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How to lose Business – The Urge to Show every single Feature during your software demo!

Overcoming the urge to show all you bells ans whistles is tough. Every feature has its right to exist and has been developed for a reason. But going into too much detail can quickly cause an information overload and is one main reason for losing your audience and ultimately their business. Managing the complexity and information processing of your audience must be one of your key objectives to retain your audience’s attention.

Still, it is one of the most common demo mistakes to get lost in all the fancy tools to justify the investment costs of your solution. But especially in the early stages of your sales process, you don’t want to get lost in too much detail.

You don’t want to provide your audience with a training session or endless tour right away. Instead, you want them to understand the key benefits and and wider principle of your solution, rather than discussing the colour of certain buttons. As a presales consultant you want to stimulate your audience’s thoughts – enabling a vivid discussion how your solution can make their life easier.

A vision generation demo is supposed to build an imaginary picture of your solution in your buyers mind. However, by showing and presenting all your features you won’t leave any space for imagination! You do not stimulate discussion by dictating everything to the mind of your buyer.

Remember: we want to encourage a dialogue! An evolving discussion is one of the best benchmarks to measure the success of your demonstration and encouraging questions is one of the best ways to do so.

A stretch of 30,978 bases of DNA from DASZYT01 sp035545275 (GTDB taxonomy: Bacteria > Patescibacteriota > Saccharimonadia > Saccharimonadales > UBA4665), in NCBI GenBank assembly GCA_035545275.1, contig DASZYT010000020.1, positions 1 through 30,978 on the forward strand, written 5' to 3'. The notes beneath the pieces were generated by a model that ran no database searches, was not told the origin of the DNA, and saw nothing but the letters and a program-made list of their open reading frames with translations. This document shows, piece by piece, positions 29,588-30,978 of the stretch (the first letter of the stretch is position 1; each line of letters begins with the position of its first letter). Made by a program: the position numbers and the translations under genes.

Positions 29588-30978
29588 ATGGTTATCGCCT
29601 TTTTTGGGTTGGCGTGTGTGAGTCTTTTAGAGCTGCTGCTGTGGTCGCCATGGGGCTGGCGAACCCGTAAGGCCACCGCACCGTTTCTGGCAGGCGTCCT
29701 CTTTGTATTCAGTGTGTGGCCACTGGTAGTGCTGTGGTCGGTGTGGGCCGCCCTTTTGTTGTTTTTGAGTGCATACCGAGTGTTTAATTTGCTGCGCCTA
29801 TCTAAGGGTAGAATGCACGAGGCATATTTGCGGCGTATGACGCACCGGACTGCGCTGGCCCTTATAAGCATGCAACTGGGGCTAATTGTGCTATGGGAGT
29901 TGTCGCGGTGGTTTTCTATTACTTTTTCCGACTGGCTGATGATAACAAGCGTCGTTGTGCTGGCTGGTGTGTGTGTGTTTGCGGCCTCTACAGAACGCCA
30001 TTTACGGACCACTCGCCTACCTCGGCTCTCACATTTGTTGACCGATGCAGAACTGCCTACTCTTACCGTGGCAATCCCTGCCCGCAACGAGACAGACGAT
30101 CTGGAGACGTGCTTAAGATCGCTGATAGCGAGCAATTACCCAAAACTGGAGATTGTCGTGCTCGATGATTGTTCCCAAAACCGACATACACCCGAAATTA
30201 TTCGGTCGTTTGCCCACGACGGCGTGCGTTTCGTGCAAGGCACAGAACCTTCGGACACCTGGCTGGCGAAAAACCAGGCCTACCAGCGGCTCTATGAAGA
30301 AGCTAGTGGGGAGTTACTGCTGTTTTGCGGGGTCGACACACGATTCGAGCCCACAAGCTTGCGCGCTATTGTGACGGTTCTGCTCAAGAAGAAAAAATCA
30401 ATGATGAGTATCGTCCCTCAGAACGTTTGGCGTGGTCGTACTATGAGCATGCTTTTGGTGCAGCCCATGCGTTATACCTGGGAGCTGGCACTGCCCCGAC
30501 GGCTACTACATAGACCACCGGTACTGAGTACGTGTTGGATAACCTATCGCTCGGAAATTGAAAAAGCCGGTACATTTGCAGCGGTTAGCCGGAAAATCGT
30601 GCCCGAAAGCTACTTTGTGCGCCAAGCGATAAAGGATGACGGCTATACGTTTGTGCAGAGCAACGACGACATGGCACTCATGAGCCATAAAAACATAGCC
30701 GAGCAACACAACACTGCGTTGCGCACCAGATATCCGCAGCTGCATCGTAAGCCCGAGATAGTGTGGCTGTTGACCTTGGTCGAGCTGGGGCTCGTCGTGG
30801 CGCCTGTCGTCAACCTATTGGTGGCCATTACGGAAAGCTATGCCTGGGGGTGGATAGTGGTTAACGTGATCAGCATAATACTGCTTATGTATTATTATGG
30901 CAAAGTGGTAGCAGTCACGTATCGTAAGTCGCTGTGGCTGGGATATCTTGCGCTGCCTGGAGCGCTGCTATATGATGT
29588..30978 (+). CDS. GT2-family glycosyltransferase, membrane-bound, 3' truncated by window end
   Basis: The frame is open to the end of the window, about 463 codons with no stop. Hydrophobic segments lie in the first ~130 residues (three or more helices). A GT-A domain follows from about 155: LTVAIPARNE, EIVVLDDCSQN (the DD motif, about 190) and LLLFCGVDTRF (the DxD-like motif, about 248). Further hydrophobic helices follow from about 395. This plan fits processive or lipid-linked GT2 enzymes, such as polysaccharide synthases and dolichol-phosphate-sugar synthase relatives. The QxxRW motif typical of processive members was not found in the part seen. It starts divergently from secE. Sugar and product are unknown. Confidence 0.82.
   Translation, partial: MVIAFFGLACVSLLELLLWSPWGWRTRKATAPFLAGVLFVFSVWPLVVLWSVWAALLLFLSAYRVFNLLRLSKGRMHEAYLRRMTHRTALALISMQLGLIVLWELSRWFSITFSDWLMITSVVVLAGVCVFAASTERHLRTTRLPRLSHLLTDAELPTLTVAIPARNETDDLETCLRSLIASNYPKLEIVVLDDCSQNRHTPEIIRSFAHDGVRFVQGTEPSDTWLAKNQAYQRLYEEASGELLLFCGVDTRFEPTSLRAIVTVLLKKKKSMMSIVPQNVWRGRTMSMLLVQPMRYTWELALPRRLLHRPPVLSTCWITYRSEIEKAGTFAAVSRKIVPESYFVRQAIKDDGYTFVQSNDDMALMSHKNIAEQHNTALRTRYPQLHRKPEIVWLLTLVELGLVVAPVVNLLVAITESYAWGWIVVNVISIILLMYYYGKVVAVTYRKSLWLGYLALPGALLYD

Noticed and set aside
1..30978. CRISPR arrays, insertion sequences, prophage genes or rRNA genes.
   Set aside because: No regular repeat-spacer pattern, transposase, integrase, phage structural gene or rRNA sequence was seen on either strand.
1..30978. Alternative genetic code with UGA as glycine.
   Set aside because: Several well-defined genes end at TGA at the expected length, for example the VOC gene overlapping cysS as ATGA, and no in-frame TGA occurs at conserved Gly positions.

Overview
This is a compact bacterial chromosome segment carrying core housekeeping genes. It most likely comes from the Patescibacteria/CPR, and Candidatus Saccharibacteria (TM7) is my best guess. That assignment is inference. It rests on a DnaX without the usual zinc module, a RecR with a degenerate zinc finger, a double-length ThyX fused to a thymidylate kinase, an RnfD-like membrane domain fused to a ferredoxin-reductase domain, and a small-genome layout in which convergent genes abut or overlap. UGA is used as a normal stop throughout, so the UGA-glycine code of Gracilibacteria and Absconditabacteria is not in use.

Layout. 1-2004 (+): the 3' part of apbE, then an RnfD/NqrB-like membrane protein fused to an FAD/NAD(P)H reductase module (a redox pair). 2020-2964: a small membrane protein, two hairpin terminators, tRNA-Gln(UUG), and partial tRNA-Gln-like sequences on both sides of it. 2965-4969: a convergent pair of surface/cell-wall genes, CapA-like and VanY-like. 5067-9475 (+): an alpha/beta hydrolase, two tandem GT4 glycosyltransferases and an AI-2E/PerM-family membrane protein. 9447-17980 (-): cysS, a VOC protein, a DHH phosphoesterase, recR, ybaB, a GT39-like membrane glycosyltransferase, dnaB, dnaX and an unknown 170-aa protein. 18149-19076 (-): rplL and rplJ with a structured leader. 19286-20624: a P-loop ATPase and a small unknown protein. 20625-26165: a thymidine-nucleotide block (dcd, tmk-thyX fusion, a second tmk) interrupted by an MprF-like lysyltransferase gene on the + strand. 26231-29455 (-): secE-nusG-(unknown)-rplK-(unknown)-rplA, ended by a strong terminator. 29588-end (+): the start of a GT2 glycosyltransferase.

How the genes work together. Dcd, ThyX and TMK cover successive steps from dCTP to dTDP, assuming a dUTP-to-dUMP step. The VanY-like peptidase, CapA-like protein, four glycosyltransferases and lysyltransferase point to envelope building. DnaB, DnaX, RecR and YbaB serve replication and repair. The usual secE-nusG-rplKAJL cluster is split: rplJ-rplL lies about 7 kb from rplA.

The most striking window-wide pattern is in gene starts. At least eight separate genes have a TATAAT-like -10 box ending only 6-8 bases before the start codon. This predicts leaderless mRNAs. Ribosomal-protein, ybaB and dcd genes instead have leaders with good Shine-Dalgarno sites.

Giving your audience a taste of your solution stimulates their thoughts and interest, whereas a flood of features is killing the spark you want to create. And once again, once we have hooked our audience, they can tell you about their preferred level of information and dictate the demo flow themselves. If they want to dig deeper into specific features, they will tell you.

The further you are going into detail, the more likely they will come up with objections which are actually irrelevant at this point of time. If they get the benefit and value of your core feature, why provide them with a chance to question the less important details? Often, this ends in needless discussions about parts of your software which don’t really add up to the bigger picture. But once you have opened the door, they will keep asking these questions as they don’t see the value.

Getting lost at this stage will result in endless iterations and Q&A sessions. I have been there myself, discussing the most ridiculous and least relevant features over and over again. Instead of closing the deal within a reasonably short time frame – the overall fit has been great! – we lost weeks going back and forth until we had finally dissected all pieces of our software. Simply because I opened them the door, falling for my urge to show all the bells and whistles…

To make it worse, your urge will eventually lead to even more frustration. Have you ever had a prospect that told you something like “We do not need all these features. Could we please take them out of the proposal to get a cheaper price?”

What did just happen?! By overwhelming the audience with features, we did not just make it super complex to follow. We also gave them a reason to question our offering by spending time on features which did not meet their pain-points. Suddenly, we are having a hard time justifying our costs because we have spent to much time on things which are actually parts of the standard offering, but are not a priority too your buyer.

Be careful what you show and don’t mess up the sales process with irrelevant things. Instead, identify your prospect’s priorities and structure your demo by turning things upside down. Show the core benefit of your solution first. Less is more, and managing complexity is key. Avoid getting caught up in an endless back and forth discussing things which are not important.

There are certainly various types of software demonstrations. Sometimes we need to create a vision in our buyer’s minds. Sometimes we need to tick all the boxes and evaluation criteria we have been provided by our prospect. And sometimes we are talking to a group of people that would use our software day by day and get every single detail.

But in 90% of all demos, getting lost in detail is a fundamental mistake that has far-reaching consequences and significantly reduces your chances of closing the (bigger) deal.

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